Voice of the Colts Bob Lamey retires – his passion, anger, joy, and voice will be missed

Bob Lamey should be the next to have his name lifted into the Colts Ring of Honor.

When it’s time, it’s time, and it appears Bob Lamey figured that out the day before he was scheduled to lend his estimable passion to another Indianapolis Colts radio broadcast.

Matt Taylor will take over on the radio (hopefully on a permanent basis) while Greg Rakestraw will take Matt’s spot on TV broadcasts for the final two preseason games.  Tomorrow night’s game will be on national TV, so there will be no local telecast.

Bob will be remembered for his wildly enthusiastic Colts calls.  There was never any question where Bob’s loyalty lied, and that’s why fans will always love him.

As with most broadcasters who breathe life into live sporting events for over 30 years, Bob authored some memorable gaffes, but those just made Bob more human to listeners.

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The timing of Bob’s decision to retire is peculiar.  He was at practice yesterday, seated as usual in his golf cart as the Colts and Baltimore Ravens worked and fought together on the final day of training camp.  It seems odd that Bob would suddenly drive that cart into the sunset 30-some hours before kickoff.

But let’s take the word of the Colts and Bob as we remember the remarkable career of a man who was known as “Hockey Bob” before the Colts moved to Indy and asked Bob to become storyteller for 31 of their 34 seasons here.

One of the key traits of a radio talent is authenticity, and anyone who thought Bob’s hysteria in the booth was an act have never spent time with him.

As someone who worked with Bob for five years when he was the sports director at WIBC, I can tell you meetings with him were similar to listening to him call games.  He was irascible, passionate, and prone to more than occasional outbursts.

It wasn’t Bob’s job to be a million laughs in the office.  He was there to make sure every broadcast he touched was as good as it could be, and he didn’t tolerate what he perceived to be mediocre.

One of my favorite Bob stories is from Pole Day of the 1995 Indy 500.  Bob was anchoring the WIBC portion of the day’s action, and our boss, program director Bobby Hatfield was in the booth.  The audio levels were not to Hatfield’s liking, so he reached over Bob’s shoulder and began adjusting the board.

This did not please Bob, who snapped around and glared at Hatfield in a way that instantly communicated his angry dissatisfaction.  “My sports director almost ripped my head off!” Hatfield howled with a laugh a few minutes later.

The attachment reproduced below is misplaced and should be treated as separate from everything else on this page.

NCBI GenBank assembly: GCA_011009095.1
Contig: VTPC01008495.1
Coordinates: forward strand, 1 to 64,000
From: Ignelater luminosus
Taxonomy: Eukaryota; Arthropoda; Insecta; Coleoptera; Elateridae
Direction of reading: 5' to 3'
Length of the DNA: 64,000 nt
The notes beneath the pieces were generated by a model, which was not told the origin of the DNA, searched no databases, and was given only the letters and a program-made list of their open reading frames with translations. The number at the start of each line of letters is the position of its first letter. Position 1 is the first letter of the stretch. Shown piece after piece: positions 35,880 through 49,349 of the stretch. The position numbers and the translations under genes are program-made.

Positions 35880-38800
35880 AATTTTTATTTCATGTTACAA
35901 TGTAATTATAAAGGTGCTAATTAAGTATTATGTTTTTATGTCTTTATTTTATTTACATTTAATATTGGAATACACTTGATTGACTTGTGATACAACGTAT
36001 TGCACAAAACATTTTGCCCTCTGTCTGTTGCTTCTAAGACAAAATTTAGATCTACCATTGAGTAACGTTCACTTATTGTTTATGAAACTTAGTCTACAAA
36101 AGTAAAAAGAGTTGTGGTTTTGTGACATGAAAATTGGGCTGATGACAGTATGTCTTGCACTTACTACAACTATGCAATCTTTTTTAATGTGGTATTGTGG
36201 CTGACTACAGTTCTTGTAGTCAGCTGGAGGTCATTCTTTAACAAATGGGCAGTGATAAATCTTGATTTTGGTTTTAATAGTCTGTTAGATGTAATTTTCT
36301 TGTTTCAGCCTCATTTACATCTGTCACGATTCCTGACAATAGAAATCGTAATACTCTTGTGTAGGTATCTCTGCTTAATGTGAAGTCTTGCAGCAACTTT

I asked whether he took a second crack at getting the levels to his liking, and Hatfield responded, “I would rather have imperfect audio than a broken nose.”

There are a million similar Bob stories, but anyone who is surprised by that never listened to him rail against a referee who jobbed the Colts.

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An era in Indianapolis broadcasting ended today, and a job is finally open in a state where radio play-by-play positions churn slower that the United States Supreme Court.  Among Don Fischer (IU Football and Basketball), Larry Clisby (Purdue Basketball), Howard Kellman (Indianapolis Indians), Mark Boyle (Indiana Pacers), and Bob Lamey, Boyle has been the new kid on the block since 1988!

At a time when play-by-play artists are coached toward passionless mistake-free mediocrity, Bob Lamey was an original, a fan, and a Colt.

We wouldn’t have wanted it any other way.

Updated August 22, 2018 – 9:38 am – Obviously, this post was written prior to our learning what caused his forced retirement.  Given his choice of language, it is good that he is gone.  The n-word has no place in our society, and those who use it – even in jest – have no place on our radios.

Kent Sterling hosts the fastest growing sportstalk show in Indianapolis on CBS Sports 1430 every weekday from 3p-7p, and writes about Indiana sports at kentsterling.com.

One thought on “Voice of the Colts Bob Lamey retires – his passion, anger, joy, and voice will be missed

  1. joe large

    Nice article Kent, heard that Bob couldn’t handle the travel anymore. The trip to Seattle drove him to the couch. Whether that’s the facts, we’ll probably never know, but at 79 I would be a tad tired as well. Thanks for the post.


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